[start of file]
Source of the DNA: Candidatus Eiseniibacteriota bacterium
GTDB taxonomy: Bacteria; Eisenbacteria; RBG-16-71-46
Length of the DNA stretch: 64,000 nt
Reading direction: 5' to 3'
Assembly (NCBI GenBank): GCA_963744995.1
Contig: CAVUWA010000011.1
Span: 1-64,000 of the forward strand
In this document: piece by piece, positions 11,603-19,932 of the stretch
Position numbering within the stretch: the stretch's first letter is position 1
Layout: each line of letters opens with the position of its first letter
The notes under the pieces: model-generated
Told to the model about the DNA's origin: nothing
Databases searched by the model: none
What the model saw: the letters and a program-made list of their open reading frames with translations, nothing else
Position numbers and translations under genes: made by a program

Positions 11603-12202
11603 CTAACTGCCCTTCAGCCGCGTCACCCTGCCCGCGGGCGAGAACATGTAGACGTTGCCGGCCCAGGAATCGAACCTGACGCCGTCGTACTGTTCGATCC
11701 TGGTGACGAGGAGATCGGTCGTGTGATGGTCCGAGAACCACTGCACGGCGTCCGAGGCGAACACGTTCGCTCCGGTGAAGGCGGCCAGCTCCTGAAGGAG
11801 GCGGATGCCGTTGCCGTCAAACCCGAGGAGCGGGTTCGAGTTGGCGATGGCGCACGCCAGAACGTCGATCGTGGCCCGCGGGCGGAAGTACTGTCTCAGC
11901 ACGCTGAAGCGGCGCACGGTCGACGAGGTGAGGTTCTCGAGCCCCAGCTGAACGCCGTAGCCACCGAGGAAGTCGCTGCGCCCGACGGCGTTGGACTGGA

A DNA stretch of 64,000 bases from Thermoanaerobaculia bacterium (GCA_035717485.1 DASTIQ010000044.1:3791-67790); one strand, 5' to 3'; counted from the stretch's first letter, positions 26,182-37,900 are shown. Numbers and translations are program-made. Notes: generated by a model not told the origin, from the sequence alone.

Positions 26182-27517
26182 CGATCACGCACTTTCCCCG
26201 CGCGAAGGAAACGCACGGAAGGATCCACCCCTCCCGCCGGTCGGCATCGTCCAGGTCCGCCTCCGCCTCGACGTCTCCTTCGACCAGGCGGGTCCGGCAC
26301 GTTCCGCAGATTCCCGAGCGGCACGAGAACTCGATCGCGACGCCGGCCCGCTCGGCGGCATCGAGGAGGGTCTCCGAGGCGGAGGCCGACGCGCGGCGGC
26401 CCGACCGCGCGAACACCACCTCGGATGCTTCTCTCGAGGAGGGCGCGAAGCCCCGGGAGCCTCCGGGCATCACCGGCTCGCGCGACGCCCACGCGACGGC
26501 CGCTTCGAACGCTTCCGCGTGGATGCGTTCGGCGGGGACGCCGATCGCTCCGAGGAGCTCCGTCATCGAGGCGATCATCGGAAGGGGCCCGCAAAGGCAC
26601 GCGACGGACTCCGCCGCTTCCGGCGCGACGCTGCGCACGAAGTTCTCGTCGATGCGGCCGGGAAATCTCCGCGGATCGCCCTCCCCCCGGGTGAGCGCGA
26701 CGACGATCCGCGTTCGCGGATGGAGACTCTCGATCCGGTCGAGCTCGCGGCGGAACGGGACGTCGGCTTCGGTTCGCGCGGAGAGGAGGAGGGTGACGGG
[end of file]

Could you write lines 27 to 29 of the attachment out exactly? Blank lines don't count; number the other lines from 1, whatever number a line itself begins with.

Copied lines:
26501 CGCTTCGAACGCTTCCGCGTGGATGCGTTCGGCGGGGACGCCGATCGCTCCGAGGAGCTCCGTCATCGAGGCGATCATCGGAAGGGGCCCGCAAAGGCAC
26601 GCGACGGACTCCGCCGCTTCCGGCGCGACGCTGCGCACGAAGTTCTCGTCGATGCGGCCGGGAAATCTCCGCGGATCGCCCTCCCCCCGGGTGAGCGCGA
26701 CGACGATCCGCGTTCGCGGATGGAGACTCTCGATCCGGTCGAGCTCGCGGCGGAACGGGACGTCGGCTTCGGTTCGCGCGGAGAGGAGGAGGGTGACGGG